Fri | Jan 27, 2023

SuperClubs to buy UDC stake in Bloody Bay hotel

Published:Thursday | April 5, 2012 | 12:00 AM
A section of Grand Lido Negril as seen in 2008. The property has been rebranded Breezes Grand Resort & Spa. - File

Avia Collinder, Business Writer

The SuperClubs hotel group says it is in the process of buying out its partner, the Urban Development Corporation (UDC), which owns half of the Breezes Grande Negril, a 200-room resort sitting on 22 acres at Bloody Bay.

The property was once known as Grand Lido Negril.

SuperClubs' vice-president of marketing and environmental affairs, Zein Issa-Nakash, said the hotel group accepted an offer from the Jamaican Government for its stake in the property.

The price was not disclosed.

SuperClubs has controlled the asset since 2000. Chairman John Issa used Village Resorts to partner with the UDC to buy the property from a Finsac-controlled company called International Hotels.

Each paid half of the US$9 million for the stake in the property, beating out a similarly priced offer from Guardian Life, according to Finsac disclosures at the time.

Issa-Nakash said Monday that the original purchase resulted in each entity owning 50 per cent of the hotel.

The UDC said in response to Financial Gleaner queries that its 50 per cent holding in the hotel is held through the company Bloody Bay Hotel Development Limited, and that the sale was being handled on its behalf by the Development Bank of Jamaica's (DBJ) National Enterprise Team.

Not finalised

UDC said a sale deal had not been finalised.

"The consideration for this transaction ... is still in progress and no agreement has yet been arrived at. The ownership structure therefore remains unchanged," said the UDC corporate communications office.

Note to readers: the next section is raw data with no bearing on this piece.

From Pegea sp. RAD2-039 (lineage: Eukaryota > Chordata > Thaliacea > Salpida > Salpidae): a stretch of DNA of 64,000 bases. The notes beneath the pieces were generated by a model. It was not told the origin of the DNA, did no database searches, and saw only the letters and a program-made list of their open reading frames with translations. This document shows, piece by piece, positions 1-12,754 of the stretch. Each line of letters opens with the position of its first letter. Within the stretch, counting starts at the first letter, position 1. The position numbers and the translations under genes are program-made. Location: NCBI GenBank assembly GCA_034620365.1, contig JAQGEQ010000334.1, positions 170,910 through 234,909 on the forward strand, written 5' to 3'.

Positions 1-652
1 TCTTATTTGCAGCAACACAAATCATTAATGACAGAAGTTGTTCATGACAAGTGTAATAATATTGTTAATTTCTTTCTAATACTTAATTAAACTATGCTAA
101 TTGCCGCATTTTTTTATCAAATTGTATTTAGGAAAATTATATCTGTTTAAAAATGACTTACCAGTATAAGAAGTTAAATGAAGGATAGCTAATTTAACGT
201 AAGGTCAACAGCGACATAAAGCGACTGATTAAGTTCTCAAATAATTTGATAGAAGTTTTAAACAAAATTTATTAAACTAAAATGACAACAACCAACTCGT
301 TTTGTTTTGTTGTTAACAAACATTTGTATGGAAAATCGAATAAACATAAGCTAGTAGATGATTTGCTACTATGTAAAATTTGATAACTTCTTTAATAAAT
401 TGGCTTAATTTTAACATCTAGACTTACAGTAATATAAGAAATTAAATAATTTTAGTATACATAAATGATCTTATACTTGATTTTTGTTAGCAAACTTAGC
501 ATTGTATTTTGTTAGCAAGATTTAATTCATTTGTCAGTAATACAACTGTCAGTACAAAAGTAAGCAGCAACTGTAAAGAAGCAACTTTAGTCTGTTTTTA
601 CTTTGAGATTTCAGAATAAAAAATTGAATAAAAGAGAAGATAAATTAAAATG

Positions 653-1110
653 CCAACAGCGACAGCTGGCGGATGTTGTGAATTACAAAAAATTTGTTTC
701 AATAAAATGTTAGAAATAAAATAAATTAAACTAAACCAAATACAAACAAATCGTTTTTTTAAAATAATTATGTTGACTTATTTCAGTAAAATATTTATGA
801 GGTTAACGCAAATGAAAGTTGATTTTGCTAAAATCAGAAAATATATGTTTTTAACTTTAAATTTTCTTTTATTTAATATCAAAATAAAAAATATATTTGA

DBJ, in turn, refused to confirm that it had approached SuperClubs or otherwise clarify whether the asset was publicly tendered.

"The DBJ is not at liberty to divulge any information regarding the transaction as the privatisation is in progress," said spokeswoman Claudette White on Tuesday.

"Once the transaction is concluded the press will be advised."

SuperClubs, meanwhile, is closing the deal on the sale of another hotel it also bought from Finsac in 2000, now known as Breezes Trelawny Resort & Spa. The buyer and terms of that sale have not been disclosed.

The property will be shuttered on May 31 to facilitate its takeover by the new owner.

The sale cuts the portfolio of SuperClubs properties to 10 hotels, half of which are in Jamaica.

SuperClubs exited lease management agreements for 250-room Breezes Rio Bueno, formerly known as Grand Lido Braco; the 225-room Breezes Superfun Runaway Bay in 2011, and the 124-room Breezes Montego Bay in 2009.

"Braco and Superfun were hotels that we had leased and those lease agreements had come to an end," Issa-Nakash said. "This - Breezes Trelawny - is the first hotel that was purchased from us."

The properties which remain under the brand are: Breezes Bahamas, Breezes Buzios in Brazil, and three hotels in Cuba - Breezes Varadero, Breezes Balla Costa and Breezes Jibacoa; and Hedonism II Negril, Rooms Ocho Rios, Rooms Negril, Breezes Grand Negril and Breezes Runaway Bay.

"Of the ten hotels left, half are owned; the others are leased or managed," said Issa-Nakash. "We still have five hotels operating in Jamaica which is not an insignificant number."

In a market where Spanish investors have redefined the size of large hotels in the past decade with properties of up to 1,000 rooms, Issa-Nakash now identifies a big challenge facing the SuperClubs chain as its "relatively small size with rising costs; so, our strategy is to try and expand the size of the hotels we operate."

Breezes Bahamas will be tackled within the next 12 months.

"We have approved working drawings for an expansion of Breezes Bahamas," said Issa-Nakash.

The chain has continued the shuttering of its larger properties on the island, with the latest being Breezes Trelawny Resort & Spa, which, the group states, has been sold to an overseas operator and which will close on May 31 after 10 years of operation.